Beginning in the Visitor Center at 10:00 am, the first tour each day takes you to the world's largest solar telescope. This telescope is used by astronomers primarily during daylight hours to study the nearest star, the Sun.
This unusually designed telescope was the brain child of Dr. Robert McMath, one of the founders of the Kitt Peak National Observatory. The McMath-Pierce is the largest solar telescope in the world. Primarily involved in spectroscopic studies of the Sun, this telescope can see farther into the infrared than any other solar telescope.
But it is not just used during the day. Its very long focal length allows it to bring high magnification to the study of bright solar system objects like the Moon, Venus, and Mercury. In recent years it has even been used to study exo-planets.
Starting in the Visitor Center at 11:30 am, you will visit one of the early workhorses of Kitt Peak.
Seeing first light in 1964, the 2.1-meter (84 inch) telescope was the largest on Kitt Peak for almost a decade. It had an unusually short focal length and a mirror made of a brand-new material called "Pyrex" whose weight was lessoned by empty cavities inside the glass. In many ways this telescope design was ahead of its time.
Numerous important discoveries were made at the 2.1-meter. It first detected very distant clouds of hydrogen gas between galaxies, known as the Lyman-alpha forest. It observed the first example of gravitational lensing (as predicted by Einstein) and the first pulsating white dwarf star. Research into the rotation rate of spiral galaxies that began at the 2.1-meter eventually led to our current understanding of the existence of dark matter in the Universe.
This tour begins at 1:30 pm in the Visitor Center and proceeds up the hill to the telescope. Weighing in at nearly 300 tons, the 4-m is the largest optical telescope on Kitt Peak and is one of the most scientifically productive telescopes in the world.
Seeing first light in 1973, the Mayall 4-Meter Telescope was the 2nd largest in the world at that time. It remains the largest telescope on Kitt Peak. The 180 feet story telescope is easily visible from Tucson, 55 miles to the northeast.
For over 40 years the Mayall has been involved in cutting-edge astronomical research, most notably in understanding the size and large-scale structure of the visible universe. Currently much of its time is spent in research on exoplanets (planets that orbit stars other than the Sun). Future plans for the telescope involve a multi-year dedicated research project that hopes to unlock some of the secrets of dark energy.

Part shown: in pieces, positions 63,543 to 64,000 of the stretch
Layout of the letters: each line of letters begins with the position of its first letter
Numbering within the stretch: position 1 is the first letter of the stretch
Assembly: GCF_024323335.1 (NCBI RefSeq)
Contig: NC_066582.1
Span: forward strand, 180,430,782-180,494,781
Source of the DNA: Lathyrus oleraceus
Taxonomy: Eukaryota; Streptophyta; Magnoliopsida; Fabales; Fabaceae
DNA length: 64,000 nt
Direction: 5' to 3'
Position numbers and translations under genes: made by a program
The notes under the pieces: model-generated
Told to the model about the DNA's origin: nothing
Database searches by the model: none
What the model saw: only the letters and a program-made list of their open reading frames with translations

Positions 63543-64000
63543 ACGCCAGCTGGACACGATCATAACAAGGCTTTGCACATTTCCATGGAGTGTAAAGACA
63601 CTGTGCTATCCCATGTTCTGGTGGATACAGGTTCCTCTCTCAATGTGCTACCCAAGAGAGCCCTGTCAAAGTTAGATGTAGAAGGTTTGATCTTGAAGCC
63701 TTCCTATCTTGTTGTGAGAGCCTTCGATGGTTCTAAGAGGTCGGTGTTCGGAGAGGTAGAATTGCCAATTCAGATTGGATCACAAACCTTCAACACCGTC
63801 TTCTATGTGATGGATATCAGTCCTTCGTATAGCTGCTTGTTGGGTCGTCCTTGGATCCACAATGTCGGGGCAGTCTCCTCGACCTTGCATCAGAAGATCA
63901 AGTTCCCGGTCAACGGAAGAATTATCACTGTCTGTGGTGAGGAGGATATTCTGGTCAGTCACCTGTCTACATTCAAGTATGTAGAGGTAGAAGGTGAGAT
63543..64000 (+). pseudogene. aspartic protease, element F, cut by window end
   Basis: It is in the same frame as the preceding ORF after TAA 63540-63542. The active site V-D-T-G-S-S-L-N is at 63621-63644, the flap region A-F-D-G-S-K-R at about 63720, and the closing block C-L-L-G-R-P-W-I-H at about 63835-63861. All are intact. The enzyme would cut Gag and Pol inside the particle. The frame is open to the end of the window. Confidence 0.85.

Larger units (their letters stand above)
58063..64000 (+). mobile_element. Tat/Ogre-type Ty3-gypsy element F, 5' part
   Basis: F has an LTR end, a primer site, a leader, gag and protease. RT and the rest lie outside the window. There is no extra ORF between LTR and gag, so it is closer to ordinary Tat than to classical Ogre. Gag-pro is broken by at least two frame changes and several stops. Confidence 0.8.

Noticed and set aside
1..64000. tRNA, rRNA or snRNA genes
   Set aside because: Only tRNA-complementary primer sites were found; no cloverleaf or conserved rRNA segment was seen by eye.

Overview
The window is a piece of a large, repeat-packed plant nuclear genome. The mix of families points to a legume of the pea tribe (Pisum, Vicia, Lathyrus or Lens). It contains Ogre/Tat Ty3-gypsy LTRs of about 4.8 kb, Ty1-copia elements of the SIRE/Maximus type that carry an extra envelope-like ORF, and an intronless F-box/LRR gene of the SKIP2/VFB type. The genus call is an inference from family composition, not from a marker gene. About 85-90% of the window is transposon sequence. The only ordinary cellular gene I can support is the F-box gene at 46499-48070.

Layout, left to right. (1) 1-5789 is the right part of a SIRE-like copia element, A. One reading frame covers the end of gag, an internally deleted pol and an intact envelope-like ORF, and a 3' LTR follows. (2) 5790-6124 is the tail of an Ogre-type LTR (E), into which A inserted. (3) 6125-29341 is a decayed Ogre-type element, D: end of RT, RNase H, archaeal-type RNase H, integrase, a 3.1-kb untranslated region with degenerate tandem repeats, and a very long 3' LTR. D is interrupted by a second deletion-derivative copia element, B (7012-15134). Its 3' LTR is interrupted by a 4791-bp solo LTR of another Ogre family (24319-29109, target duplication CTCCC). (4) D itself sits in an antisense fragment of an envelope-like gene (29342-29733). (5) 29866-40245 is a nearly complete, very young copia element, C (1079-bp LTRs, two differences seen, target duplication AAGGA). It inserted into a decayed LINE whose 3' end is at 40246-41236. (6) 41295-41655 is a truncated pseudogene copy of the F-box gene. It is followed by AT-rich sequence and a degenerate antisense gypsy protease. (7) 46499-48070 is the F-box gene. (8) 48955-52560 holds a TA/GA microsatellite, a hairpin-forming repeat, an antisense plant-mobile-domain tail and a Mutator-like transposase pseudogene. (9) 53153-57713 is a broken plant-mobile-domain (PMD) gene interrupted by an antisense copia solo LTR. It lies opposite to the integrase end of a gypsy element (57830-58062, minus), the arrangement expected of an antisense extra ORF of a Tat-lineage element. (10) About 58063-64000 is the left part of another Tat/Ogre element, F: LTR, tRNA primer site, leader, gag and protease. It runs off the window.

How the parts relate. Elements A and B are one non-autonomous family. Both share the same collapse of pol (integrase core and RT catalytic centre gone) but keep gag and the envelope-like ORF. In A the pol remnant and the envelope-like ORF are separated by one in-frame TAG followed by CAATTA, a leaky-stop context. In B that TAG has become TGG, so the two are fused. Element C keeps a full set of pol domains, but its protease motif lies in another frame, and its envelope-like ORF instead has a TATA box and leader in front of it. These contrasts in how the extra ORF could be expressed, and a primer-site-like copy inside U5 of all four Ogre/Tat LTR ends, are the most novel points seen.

Mounted on the roof of the Visitor Center is a tracking mirror that relays a live visible-light image of the Sun. During peak periods of solar activity numerous sunspots may be seen. The Sun's activity level changes day to day and on a longer 11 year cycle. Viewing occurs inside the Visitor Center auditorium/exhibit gallery when weather and staffing permit.
To the unaided eye, the Sun presents an image of stability and a uniform yellow-white surface. Viewed through our two special telescopes, the Sun reveals itself to be dynamic, intricately detailed, and ever changing. A filtered visible-light telescope reveals the presence of sunspots. The second telescope views the solar atmosphere in a very narrow range of red light ("Hydrogen-Alpha") to show colossal prominences, filaments, loops, and more. Viewing occurs when weather and docent staffing permit. These telescopes are located in a small observatory dome not far from the giant McMath-Pierce Solar Telescope.
Before the age of telescopes and clocks, telling the time of day was difficult. The ancient astronomers discovered the regularity of the motion of the Sun. They also discovered the seasons, so important to agriculture. By sticking a vertical pole in the ground they noticed the daily changing of the length and position of the pole's shadow. This eventually resulted in sundials, which became clocks for telling the time of day.
But the Sun's position varies approximately 4 minutes each day. Many devices were invented to compensate for this seasonal changing, and here before you is one such device. Essentially it is a time machine. See if you can understand its workings.
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